30 years ago the mortgage broker space was still a relatively young industry. Innovation was the ticket and mortgage brokers were starting to no longer be the place you went when you could not get approved by a bank. This meant that consumers now had choice and the industry responded with exponential growth. While independent brokerages dominated the space, the rise of national franchised brands was starting to take hold. As the value of being under one banner started to resonate across the country more and more independents started to hang their shingle with these large brands.
This was the first round of consolidation.
The second round started about a decade ago with the merger of a couple of brands. As the competition increased for volumes and the industry became saturated with franchised brands, the surest way to improve the bottom line was to buy up the competition. Fast forward to today and even companies that decried the consolidation in the industry only 2 years ago are now also playing the game with a recent acquisition of a brand only two weeks ago.
While consolidation in any industry can produce benefits, such as more lobbying power with government and improved profitability, it can also cause harm. Consolidation is the primary cause of the loss of mom-and-pop businesses around the world, workers rights have been reduced, and the bottom line becomes the single most important focus. Improved economies of scale mean that larger companies can return better fiscal results and can streamline their business practices through the adoption of unified procedures and technology. This improves profitability for some, but reduces it for others by compressing margins, and removes choice from the workforce.
In the Canadian mortgage space we have seen the entrance of private equity firms that have proceeded to acquire smaller brands. While they have left the operating brands of these acquisitions in place, behind the scenes they have aligned the business models to improve margins. There has also been a merger of culture with integrated conferences, awards events, and more all in the name of reducing costs. This means that the people who make up the brands, the franchisees and their independent contractors, actually have less choice. Instead of being able to choose the organization based on their culture and differences, they are left to choose between a smaller number of companies whose differences are marginal at best.
Consolidation also stymies innovation as it is far more difficult as the development of new technology or business practices are pushed across all of the conglomerates brands. If everyone is the same, how does that result in innovation?
The very nature of the mortgage industry in Canada also means that as consolidation happens, there are less and less opportunities for growth. At some point the few dominant players control so much of the marketplace that the industry as a whole starts to be more challenged to capture market share. It also means that at the top there is almost no truly new leadership as executives float from brand to brand. In a bid to convert mortgage brokerages from one company to another, companies will recruit executives from each other in the hopes that they will have a 'following'. You are then left with leadership that maintains the status quo in their business practices.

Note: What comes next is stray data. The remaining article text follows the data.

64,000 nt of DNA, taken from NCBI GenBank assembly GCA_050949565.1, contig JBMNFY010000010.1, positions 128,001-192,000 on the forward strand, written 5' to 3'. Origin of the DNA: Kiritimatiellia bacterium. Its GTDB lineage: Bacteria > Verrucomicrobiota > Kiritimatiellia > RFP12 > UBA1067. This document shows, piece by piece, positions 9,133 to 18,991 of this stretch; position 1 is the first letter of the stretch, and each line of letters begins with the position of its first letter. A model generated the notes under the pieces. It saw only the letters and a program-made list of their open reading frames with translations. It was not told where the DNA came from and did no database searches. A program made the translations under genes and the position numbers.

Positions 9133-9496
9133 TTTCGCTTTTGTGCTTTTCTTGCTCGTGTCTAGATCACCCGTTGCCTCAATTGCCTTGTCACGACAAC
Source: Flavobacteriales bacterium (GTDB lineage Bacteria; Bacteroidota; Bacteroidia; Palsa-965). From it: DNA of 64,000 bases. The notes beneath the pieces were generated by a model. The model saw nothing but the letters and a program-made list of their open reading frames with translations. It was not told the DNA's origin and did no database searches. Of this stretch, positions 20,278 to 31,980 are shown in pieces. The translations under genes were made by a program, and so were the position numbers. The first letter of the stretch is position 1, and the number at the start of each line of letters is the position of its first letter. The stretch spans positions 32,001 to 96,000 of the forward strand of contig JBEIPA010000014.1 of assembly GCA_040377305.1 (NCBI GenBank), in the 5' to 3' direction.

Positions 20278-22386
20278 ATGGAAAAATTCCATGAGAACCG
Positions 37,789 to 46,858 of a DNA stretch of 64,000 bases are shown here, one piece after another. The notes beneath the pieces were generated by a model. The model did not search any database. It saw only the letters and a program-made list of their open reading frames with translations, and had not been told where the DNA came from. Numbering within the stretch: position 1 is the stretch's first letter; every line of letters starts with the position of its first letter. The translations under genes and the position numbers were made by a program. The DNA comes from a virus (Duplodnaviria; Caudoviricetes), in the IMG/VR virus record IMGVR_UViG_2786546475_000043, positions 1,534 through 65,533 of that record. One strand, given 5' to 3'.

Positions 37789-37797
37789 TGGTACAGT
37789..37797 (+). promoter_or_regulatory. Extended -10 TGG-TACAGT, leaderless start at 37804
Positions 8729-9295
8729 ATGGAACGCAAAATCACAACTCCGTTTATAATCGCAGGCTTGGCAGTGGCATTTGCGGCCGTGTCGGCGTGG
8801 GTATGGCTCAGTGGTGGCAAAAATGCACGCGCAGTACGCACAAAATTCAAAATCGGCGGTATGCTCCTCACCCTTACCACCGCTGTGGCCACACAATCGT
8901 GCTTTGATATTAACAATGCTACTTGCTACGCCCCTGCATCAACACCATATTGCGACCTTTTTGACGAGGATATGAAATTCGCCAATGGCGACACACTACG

It also means that internally the conglomerates compete amongst themselves for growth. Brands that are owned by the same parent company will compete with each other for new franchisees and instead of there being growth, volume is simply shifting back and forth. The brokerage and their contractors end up becoming pawns in the game for improved revenue. Conglomerates will also by nature have a focus on one brand over another and give scaled service levels based on that preference. One brand is considered to be top tier, while others are considered to be more expendable and it becomes common to see the less favoured brands eventually fazed out.
What it all means for the industry is that with consolidation the choice provided to the mortgage professional and the consumer start to become diminished. With the focus so heavily on the bottom line and the acquisition of market share one of the first things to suffer is the quality of the experience consumers and mortgage professionals have.
One thing that consolidation does do is allow for new, innovative, brands to enter the marketplace. These companies focus on being different and driving innovation as a way to grow and hopefully flourish. The large companies will act to try to block the success of these startups, but they only do that out of fear that they will not be able to nimbly respond to the changes brought. Their goal is always to protect their bottom line and will do whatever is necessary to make that happen.
While consolidation is a given and will always happen in a free market, it is also important to recognize that competition is healthy. It drives growth and provide people with new opportunities to succeed and in return benefits the consumer greatly. These small, nimble, startups can act quickly to address a dramatically changing world and provide solutions, options, and benefits larger more cumbersome companies cannot.
Small companies may not have the deep pockets of the larger brands and their parent companies, but that doesn't mean they should not be considered as a viable alternative. If the Canadian mortgage professional wants to grow and build a future for themselves, this competition should be welcome and considered seriously as an option. As independent contractors the question needs to be, are you happy with the status quo or are you looking for an opportunity to spread your wings and really fly?
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